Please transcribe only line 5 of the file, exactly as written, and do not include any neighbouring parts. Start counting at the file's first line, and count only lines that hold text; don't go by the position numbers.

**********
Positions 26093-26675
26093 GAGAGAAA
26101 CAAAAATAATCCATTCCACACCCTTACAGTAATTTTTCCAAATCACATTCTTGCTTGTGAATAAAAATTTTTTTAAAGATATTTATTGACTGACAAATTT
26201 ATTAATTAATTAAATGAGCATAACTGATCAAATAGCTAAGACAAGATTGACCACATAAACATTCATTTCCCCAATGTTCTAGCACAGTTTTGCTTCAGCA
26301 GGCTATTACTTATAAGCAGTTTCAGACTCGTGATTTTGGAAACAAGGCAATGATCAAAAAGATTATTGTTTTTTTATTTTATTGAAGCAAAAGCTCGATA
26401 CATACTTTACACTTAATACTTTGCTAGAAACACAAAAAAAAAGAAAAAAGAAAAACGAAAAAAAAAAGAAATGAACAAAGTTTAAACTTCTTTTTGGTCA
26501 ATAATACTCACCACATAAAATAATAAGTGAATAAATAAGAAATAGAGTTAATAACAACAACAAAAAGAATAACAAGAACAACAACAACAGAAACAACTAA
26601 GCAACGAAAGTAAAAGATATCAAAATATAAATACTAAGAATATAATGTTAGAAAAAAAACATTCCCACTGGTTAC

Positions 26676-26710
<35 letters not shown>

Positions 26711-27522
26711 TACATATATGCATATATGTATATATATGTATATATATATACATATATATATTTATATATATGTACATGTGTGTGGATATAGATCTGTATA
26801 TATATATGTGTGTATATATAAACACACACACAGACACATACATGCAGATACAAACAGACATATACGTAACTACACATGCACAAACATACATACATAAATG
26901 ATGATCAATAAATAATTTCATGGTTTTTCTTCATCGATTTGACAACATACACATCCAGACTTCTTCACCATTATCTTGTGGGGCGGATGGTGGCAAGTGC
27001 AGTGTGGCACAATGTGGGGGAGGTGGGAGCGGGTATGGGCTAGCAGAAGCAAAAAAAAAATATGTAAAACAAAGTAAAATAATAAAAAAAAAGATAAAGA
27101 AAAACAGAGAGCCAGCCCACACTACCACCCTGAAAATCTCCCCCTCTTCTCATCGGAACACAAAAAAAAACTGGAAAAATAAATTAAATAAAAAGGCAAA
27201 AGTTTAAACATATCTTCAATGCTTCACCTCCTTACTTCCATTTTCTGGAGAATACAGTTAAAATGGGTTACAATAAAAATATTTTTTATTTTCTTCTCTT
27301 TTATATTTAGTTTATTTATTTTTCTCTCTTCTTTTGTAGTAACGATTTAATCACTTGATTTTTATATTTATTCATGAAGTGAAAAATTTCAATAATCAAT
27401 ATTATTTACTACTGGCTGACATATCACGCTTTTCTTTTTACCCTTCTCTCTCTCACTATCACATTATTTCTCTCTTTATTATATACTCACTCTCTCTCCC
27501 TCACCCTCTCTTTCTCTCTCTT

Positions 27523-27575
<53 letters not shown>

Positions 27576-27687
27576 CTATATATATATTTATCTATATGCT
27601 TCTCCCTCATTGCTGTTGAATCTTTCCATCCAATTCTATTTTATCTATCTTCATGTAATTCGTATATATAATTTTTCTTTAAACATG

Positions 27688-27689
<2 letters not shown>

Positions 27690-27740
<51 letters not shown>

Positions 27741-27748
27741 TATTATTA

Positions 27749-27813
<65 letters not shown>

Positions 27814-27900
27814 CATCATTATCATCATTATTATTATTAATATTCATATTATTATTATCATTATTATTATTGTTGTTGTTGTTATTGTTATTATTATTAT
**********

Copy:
26301 GGCTATTACTTATAAGCAGTTTCAGACTCGTGATTTTGGAAACAAGGCAATGATCAAAAAGATTATTGTTTTTTTATTTTATTGAAGCAAAAGCTCGATA